Tree Frog Forestry News

Monthly Archives: February 2017

Today’s Takeaway

Unions, environmentalists call for log export ban

Tree Frog Forestry News
February 28, 2017
Category: Today's Takeaway

Backed by “major forest-sector unions and environmental groups”, a report by Ben Parfitt (policy analyst for the CCPA – Canadian Center for Policy Alternatives), is calling for a ban of “log exports from old-growth forests”, increased taxes for the “export of second-growth logs” and policies to “increase value-added manufacturing” in BC. The premise: “growing log exports” means associated “job losses”.

The problem is—as conveyed by Rick Jeffery, president of the Coast Forest Products Association, “the reverse is true”. “Log exports are a very important part of the economics of the coast, ensuring that we can harvest the entire profile of the allowable cut, and that means getting into some of the harder, more economically challenged areas into the lower quality stands,” Jeffery said.

Not discussed in today’s coverage but noteworthy is how Canadian log export policies play into the Softwood Lumber dispute. The US Coalition claims that “log export restrictions have the effect of insulating lumber mills from world market prices for logs” which [in their view] is a subsidy because it “suppresses the price for domestic logs”. According to 250 News, “there is some irony in all of these claims” given that the US South “has the highest profit margins in North America“.

Also ironic is the fact that Unifor—a sponsor of CCPA’s “ban log exports” story—is in today’s news “preparing for the softwood lumber battle” with the US, in partnership with lumber producers. According to national spokesman Steve Boon, “it is now more important then ever that our federal government stand up and fight for free and fair access to the U.S. market”

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And the Oscar winner is: La La Land – wait, no – its Moonlight

Tree Frog Forestry News
February 27, 2017
Category: Today's Takeaway

That was awkward – the 89th Academy Awards ends in “a gaffe for the ages”. Not quite up to the Wood Design Awards standard. And speaking of awards, congratulations to Paul Lawson, John Armstrong and Rita Winkler, BC’s newest Distinguished Forest Professionals, per the Association of BC Forest Professionals AGM on Friday.

Don Demens, CEO of Western Forest Products, speaks his mind on potential softwood lumber duties (he’s not happy) and he’s confident that Western is well positioned to “weather the storm” this time around.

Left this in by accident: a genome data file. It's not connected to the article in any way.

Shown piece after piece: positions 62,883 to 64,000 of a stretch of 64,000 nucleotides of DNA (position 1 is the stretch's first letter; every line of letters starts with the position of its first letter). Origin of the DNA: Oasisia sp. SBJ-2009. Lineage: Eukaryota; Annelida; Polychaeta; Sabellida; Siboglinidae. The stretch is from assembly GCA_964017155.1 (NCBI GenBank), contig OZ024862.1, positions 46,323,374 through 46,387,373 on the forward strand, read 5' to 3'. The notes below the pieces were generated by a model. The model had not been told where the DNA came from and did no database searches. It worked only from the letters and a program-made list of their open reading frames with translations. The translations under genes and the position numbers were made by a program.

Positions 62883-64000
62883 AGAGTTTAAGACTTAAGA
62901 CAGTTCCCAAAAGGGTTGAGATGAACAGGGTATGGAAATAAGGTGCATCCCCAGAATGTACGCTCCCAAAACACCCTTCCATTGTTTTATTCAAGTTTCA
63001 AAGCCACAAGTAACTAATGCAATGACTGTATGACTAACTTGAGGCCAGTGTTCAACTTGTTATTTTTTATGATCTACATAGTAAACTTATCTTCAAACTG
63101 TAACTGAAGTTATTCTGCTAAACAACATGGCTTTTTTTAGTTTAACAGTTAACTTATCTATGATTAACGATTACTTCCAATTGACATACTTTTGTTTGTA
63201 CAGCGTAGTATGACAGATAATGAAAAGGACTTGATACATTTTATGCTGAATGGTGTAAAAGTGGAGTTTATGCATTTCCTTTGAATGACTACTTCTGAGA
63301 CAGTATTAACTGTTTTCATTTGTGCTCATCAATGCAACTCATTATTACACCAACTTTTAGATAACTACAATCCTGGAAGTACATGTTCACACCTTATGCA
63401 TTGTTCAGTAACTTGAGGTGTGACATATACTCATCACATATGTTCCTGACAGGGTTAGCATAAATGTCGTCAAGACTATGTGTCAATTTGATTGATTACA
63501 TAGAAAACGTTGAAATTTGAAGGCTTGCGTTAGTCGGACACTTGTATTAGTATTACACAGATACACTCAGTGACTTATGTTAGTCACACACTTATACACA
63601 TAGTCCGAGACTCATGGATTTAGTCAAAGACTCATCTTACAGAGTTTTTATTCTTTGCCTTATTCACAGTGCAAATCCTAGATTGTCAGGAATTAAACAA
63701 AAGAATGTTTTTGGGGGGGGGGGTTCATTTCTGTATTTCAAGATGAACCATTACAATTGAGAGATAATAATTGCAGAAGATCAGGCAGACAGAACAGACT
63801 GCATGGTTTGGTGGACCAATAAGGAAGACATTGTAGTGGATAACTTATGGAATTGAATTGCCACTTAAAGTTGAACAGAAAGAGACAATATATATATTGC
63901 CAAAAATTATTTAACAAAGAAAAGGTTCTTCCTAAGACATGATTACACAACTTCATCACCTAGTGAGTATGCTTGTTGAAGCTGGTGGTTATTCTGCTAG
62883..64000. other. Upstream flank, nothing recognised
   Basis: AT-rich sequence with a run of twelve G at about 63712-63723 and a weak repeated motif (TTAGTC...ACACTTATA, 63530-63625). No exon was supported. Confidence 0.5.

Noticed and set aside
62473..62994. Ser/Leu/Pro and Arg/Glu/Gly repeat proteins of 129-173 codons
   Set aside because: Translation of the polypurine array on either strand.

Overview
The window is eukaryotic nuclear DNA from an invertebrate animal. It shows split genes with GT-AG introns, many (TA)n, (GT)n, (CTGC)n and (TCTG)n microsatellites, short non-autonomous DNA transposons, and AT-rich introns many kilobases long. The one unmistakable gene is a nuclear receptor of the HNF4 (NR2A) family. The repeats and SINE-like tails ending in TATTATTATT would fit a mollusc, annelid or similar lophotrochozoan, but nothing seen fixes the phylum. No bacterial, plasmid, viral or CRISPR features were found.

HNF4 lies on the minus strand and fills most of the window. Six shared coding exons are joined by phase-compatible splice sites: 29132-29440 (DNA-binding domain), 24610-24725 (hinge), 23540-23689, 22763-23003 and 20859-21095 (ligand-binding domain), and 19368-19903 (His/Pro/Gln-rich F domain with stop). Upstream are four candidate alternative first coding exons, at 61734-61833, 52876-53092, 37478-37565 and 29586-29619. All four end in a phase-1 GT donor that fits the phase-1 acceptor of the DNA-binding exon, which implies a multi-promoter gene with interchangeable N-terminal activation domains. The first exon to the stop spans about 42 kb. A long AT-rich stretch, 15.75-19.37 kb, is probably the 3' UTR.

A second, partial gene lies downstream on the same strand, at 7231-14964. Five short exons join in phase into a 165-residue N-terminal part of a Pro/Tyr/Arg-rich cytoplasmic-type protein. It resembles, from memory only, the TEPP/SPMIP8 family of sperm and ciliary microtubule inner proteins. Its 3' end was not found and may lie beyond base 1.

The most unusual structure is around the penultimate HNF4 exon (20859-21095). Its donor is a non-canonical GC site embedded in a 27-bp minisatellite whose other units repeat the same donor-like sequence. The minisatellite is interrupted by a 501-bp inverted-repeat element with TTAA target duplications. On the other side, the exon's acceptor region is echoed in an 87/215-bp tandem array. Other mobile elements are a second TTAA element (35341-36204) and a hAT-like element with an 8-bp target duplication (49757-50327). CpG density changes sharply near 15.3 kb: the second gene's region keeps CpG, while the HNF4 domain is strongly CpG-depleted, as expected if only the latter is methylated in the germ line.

Finally, given recent news trends, it’s not surprising to read that the president of the National Ready Mixed Concrete Association has some alternative facts to share. Commenting on AWC’s Bob Glowinski’s retort to the Maitland City Council effort to prohibit wood-frame multi-family construction, Mr. Garbini informs us that wood is a “vulnerable building material” and that it is “prone to molding and warping when subjected to flood waters”. 

–Tree Frog Editors

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Special Feature

BC Wood hits home run at wood design forum

By Sandy McKellar and Kelly McCloskey
Tree Frog News Editors
February 27, 2017
Category: Special Feature
Region: Canada, Canada West

In a venue known for celebrating creativity, BC Wood hosted “Gray Conversations: A Living with Wood Forum” at the Museum of Vancouver as part of the first ever WOOD WEEK BC. The sold-out event was an inspirational tribute to wood use in architecture and design. The evening began with a tactile display of a unique wood stools designed by students from the Emily Carr University of Art + Design. While servers paraded tasty treats served on Douglas-fir slabs, guests were encouraged to vote for their favourite student design team. The highlight of the evening was the panel of Pacific Northwest designers. Run as a Q&A, moderator Jamie Gillin asked a series of questions that resulted in animated and passionate discussion amongst the participants.

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Forestry

SFI Conservation Grants Feature Collaboration From 37 Different Groups Spanning North America

Sustainable Forestry Initiative
February 27, 2017
Category: Forestry
Region: Canada, United States